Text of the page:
When it comes to IT security-related risks, law firms are a prime target. Unfortunately, law firm security is not where it needs to be. Think about it: There’s a ton of juicy information on any given law firm network, and it’s all stored on mobile devices, email systems, web portals and more, both locally and in the cloud.

These organizations are concentrated sources of intellectual property and other sensitive business information, including:

  • Client trade secrets;
  • Attorney-client privileged information involving past, current and future cases;
  • Strategies and tactics involving approaches to litigation;
  • Details on mergers and acquisitions; and
  • Personally identifiable information (PII) as part of security incident investigations.

Not only do law firm network environments serve as an entry point to all this sensitive information, but many organizations are behind the times in terms of allocating reasonable funds to bolster security and minimize risks. This creates the perfect scenario for cybercriminals.

The Risks of an IT-Centric Approach to Law Firm Security

It’s easy for legal professionals to assume that they don’t have anything of value to cybercriminals and that their firm is not a target, but the threat is real. It might even come from inside the network in the form of a negligent or conniving employee exposing sensitive records. External threats could include competitors or foreign governments looking to disrupt legal operations or steal information.

In my experience working in the legal field, IT employees have had to lead the charge for security. Larger firms have begun hiring chief information security officers (CISOs), but many still take an IT-centric approach to security tasks, including:

  • Policy development;
  • Policy enforcement;
  • Ongoing information risk oversight; and
  • Security assessment and audit.

Whether in-house or outsourced, IT management of security functions can lead to a false sense of security among law firm partners and other stakeholders. Perhaps even more dangerous, I have seen situations in which firm partners with little to no IT or security background were in charge of security and risk management. This cost-saving shortcut to security can create more liabilities than it mitigates.

Assuring Clients and Preparing for a Breach

It’s one thing to have a dysfunctional security program, but when it becomes known, bigger issues arise. For example, when law firm clients start questioning security initiatives via those dreaded security questionnaires or worse, a breach occurs, the core of the law firm’s business, integrity and livelihood are impacted. To nip these issues in the bud, law firms must:

  • Manage oversight of security initiatives.
  • Document security policies along with disaster recovery and incident response plans.
  • Implement reasonable security technologies, and hire the right personnel to help enforce policies and oversee sensitive information.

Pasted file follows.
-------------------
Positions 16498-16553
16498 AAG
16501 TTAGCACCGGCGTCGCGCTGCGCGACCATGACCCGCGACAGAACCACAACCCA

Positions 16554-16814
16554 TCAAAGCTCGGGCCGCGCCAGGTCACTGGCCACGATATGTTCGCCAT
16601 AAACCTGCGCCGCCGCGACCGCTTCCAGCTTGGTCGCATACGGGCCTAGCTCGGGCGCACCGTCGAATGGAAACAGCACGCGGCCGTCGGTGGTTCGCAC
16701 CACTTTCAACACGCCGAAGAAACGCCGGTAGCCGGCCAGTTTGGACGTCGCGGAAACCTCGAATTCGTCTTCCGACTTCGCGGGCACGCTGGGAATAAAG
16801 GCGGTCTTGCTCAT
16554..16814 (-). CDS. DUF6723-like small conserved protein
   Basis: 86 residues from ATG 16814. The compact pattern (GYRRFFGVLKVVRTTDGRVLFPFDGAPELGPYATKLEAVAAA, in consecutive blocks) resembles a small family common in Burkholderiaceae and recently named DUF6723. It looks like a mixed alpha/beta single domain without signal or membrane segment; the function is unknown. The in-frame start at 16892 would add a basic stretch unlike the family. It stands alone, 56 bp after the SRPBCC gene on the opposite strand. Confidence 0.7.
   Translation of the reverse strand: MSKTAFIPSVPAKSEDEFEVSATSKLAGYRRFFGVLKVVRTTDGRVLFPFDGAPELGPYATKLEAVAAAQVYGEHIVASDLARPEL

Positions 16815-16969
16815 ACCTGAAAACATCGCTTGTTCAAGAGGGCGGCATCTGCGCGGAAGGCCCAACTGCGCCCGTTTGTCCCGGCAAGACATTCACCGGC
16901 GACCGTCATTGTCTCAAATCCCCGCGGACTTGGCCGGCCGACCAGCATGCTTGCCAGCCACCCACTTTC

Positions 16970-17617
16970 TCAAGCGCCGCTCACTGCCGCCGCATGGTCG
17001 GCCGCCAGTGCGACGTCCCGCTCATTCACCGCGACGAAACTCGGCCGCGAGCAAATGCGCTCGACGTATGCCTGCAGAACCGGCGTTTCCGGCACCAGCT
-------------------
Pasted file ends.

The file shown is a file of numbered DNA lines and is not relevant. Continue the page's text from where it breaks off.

• Establish a cyber liability insurance policy.
  • Conduct periodic vulnerability and penetration testing.

Preventing security breaches is a worthy goal, but security leaders must also prepare to respond to exploits and outages that will inevitably get through the organization’s defenses. Otherwise, the firm will develop a reputation for negligence and recklessness.

To demonstrate that they are integrating security into the firm’s business practices, security teams should take the following steps.

  1. Know what you’ve got, including intellectual property and PII, along with critical systems and the vendors involved.
  2. Understand how it’s all at risk, including both technical and operational risks that are placing these assets in harm’s way.
  3. Reconfigure business processes, technical controls and organizational culture to protect the data identified in the first step and mitigate the risks outlined in the second step.

Collectively, this approach to information security involves a deep understanding of how both the business and the technology operates in the course of client representation. The key is to understand that you cannot secure the things you don’t acknowledge. Overlooking both technical and nontechnical areas of the practice that deal with sensitive information will lead to a misunderstanding of how security needs to be addressed, and that’s when security breaches happen.

Laying Down the Law on Security Practices

These best practices go beyond security. The American Bar Association’s Center for Professional Responsibility documented its own industry-specific guidance for protecting client information in its “Model Rules of Professional Conduct.” These rules involve not only understanding the technologies you’re using in your law firm, but also demonstrating reasonable efforts to properly handle and secure sensitive information.

Security is not that complicated until it is. That’s why law firms should heed Stein’s Law and address security gaps now before a data breach occurs.

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